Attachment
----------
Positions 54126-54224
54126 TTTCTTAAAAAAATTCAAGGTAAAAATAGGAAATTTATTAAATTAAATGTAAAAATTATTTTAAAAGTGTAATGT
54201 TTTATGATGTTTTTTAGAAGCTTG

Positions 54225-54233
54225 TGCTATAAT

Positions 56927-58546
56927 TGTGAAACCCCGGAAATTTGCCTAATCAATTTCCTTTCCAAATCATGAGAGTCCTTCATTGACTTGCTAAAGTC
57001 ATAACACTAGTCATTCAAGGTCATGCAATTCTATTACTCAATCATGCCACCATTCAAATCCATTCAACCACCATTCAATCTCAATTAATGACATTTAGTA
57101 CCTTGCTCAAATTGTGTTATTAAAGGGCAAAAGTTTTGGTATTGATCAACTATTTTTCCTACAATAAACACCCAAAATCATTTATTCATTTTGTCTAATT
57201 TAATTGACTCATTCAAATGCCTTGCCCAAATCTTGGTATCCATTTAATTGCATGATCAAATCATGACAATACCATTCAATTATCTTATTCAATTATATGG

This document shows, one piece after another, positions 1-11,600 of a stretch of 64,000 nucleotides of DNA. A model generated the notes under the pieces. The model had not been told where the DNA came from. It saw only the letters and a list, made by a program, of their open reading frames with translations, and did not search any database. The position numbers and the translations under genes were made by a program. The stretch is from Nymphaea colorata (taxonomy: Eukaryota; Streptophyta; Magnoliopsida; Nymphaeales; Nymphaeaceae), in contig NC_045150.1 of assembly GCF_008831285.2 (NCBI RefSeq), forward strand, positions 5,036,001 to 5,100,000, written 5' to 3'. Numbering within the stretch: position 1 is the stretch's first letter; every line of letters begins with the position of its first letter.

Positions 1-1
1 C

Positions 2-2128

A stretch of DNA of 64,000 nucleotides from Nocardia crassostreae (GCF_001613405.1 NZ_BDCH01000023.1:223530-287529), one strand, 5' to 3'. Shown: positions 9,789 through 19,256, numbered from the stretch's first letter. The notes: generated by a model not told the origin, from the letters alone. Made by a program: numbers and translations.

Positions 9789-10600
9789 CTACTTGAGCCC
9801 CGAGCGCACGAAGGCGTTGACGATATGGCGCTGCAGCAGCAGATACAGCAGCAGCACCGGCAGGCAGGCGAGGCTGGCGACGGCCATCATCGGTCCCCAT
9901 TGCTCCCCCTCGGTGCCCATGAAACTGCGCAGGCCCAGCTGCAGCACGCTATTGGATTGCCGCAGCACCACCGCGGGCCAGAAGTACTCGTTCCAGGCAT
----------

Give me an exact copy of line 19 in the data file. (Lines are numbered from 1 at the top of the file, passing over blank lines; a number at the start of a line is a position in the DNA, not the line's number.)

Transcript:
9901 TGCTCCCCCTCGGTGCCCATGAAACTGCGCAGGCCCAGCTGCAGCACGCTATTGGATTGCCGCAGCACCACCGCGGGCCAGAAGTACTCGTTCCAGGCAT